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TB 55-1900-232-10
As one may note from Table C-1, nylon's water-absorption characteristic changes its comparative rating from
best to intermediate in nearly every category. Consequently, for towing use, the Navy is in the process of
phasing out the use of nylon, probably in favor of polyester. Where springs are required in towline systems,
nylon will probably continue to be used because of its greater elasticity. Polypropylene will also continue to be
used for certain purposes because it is the only one of the three fiber lines that will float.
The elongation or stretch of fiber line under tension loads has both advantages and disadvantages. Elongation
tends to greatly reduce dynamic loads m the towline such as shock loads and wave-induced loads. But
elongation also stores a great deal of energy in ropes under tension and the release of this energy when a rope
fails under tension causes a very dangerous whipping or "snapback" of the line. The stored energy, and
therefore danger, is much greater in the case of synthetic lines than for wire rope under the same load. For this
reason, extreme caution is required when working around fiber lines (especially nylon) which are under load.
Braided fiber lines tend to stretch about one-half to two-thirds as much as plaited or stranded ropes of the same
Under heavy tension loads, nylon line can snap back at speeds up to 700 feet per second (500 mph)
Although fiber lines are not subject to corrosion as wire ropes are, they still require careful maintenance and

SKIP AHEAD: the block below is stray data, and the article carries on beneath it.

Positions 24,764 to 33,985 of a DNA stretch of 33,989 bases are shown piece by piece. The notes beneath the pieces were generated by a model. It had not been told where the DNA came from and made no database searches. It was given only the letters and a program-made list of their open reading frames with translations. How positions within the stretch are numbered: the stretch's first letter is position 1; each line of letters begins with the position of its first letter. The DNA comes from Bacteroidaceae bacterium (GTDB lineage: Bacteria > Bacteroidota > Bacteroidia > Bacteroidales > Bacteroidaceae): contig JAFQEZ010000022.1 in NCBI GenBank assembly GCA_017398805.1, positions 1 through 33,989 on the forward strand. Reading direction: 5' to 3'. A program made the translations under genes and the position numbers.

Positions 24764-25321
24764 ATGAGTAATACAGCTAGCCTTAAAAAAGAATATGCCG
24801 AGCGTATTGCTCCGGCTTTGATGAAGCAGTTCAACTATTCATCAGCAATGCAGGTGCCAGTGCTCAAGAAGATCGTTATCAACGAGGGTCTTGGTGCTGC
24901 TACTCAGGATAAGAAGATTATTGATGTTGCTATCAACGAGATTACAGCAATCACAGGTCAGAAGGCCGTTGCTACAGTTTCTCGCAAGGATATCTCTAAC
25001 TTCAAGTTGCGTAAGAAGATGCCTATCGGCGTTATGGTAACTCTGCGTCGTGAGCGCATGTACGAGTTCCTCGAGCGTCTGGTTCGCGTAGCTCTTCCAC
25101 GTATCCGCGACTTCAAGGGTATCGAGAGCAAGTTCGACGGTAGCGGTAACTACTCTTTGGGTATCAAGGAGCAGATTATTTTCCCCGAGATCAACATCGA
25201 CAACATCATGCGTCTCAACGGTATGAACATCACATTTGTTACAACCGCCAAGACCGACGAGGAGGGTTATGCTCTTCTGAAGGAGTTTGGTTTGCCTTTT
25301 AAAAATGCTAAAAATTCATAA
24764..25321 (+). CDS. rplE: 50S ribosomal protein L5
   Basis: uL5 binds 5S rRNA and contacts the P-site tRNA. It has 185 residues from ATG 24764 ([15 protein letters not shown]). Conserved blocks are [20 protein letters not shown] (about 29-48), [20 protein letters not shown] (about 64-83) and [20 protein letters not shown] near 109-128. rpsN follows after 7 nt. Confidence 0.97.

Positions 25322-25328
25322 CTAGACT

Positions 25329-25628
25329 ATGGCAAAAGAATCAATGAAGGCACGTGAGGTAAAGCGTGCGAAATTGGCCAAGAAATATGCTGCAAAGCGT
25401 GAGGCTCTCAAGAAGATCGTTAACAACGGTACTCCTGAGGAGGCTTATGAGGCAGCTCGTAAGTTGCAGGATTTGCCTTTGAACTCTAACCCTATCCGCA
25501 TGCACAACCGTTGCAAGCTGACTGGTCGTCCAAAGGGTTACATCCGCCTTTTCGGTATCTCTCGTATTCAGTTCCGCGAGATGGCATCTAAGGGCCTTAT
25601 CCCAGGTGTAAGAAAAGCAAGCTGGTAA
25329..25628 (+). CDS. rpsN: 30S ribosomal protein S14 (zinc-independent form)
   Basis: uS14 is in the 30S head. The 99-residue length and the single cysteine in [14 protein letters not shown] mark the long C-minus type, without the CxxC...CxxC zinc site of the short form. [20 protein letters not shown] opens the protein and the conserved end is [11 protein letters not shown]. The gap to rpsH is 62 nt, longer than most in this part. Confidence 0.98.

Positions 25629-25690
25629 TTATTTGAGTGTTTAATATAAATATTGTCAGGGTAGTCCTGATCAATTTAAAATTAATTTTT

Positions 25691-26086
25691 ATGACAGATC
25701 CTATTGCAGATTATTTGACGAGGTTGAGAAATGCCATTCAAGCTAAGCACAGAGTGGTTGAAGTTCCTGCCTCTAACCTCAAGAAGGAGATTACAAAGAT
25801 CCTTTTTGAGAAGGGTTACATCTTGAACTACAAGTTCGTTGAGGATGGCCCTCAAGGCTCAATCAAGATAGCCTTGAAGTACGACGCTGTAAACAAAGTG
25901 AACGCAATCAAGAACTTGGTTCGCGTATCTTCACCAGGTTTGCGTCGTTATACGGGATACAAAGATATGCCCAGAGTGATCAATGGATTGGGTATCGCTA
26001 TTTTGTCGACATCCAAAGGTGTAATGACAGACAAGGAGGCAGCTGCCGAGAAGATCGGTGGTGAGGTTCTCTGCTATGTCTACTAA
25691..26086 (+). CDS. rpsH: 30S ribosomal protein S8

cleaning. If the line becomes oily or greasy, scrub it with fresh water and a paste-like mixture of granulated
soap. For heavy accumulations of oil and grease, scrub the line with a solvent such as mineral spirits, then
rinse it with a solution of soap and fresh water.
The three different synthetic fibers show different responses to various chemicals In brief
a. Nylon shows weakening upon exposure to acids, particularly mineral acids. Its resistance to alkalis is good at
normal temperatures
b. Polyester line will deteriorate with exposure to hot, strong alkali solutions. It is attacked by very strong acid
solutions, therefore, even diluted acid solutions should not be allowed to dry on the rope.
c. Polypropylene is resistant to both acids and alkalis at normal temperatures, but is affected by some organic
solvents such as xylene and metacresol and by coal tar and paint-stripping compounds. These types of
chemicals are most likely to be found in the paint locker in thinners and cleaning compounds.
All synthetics are weakened by exposure to strong sunlight and should, therefore, be stored out of the sun.
Polyester has the best resistance to ultraviolet rays.
Synthetic lines are shipped in coils or on wooden
reels. They should be unreeled very carefully to avoid
abrasion and damage to the fibers.
New synthetic hawsers should not be subjected to heavy strain prior to breaking them in. Limit the
towing loads applied to a new hawser until it has been cycled up to its working load.
NSTM 613 (Ref. 15) suggests that a synthetic hawser will be adequately "broken in" after five cycles of
loading/unloading up to its working load or to within 20 percent of breaking strength, whichever is less. This
permits the construction stiffness to be worked out of the line. When new lines are strained, they some


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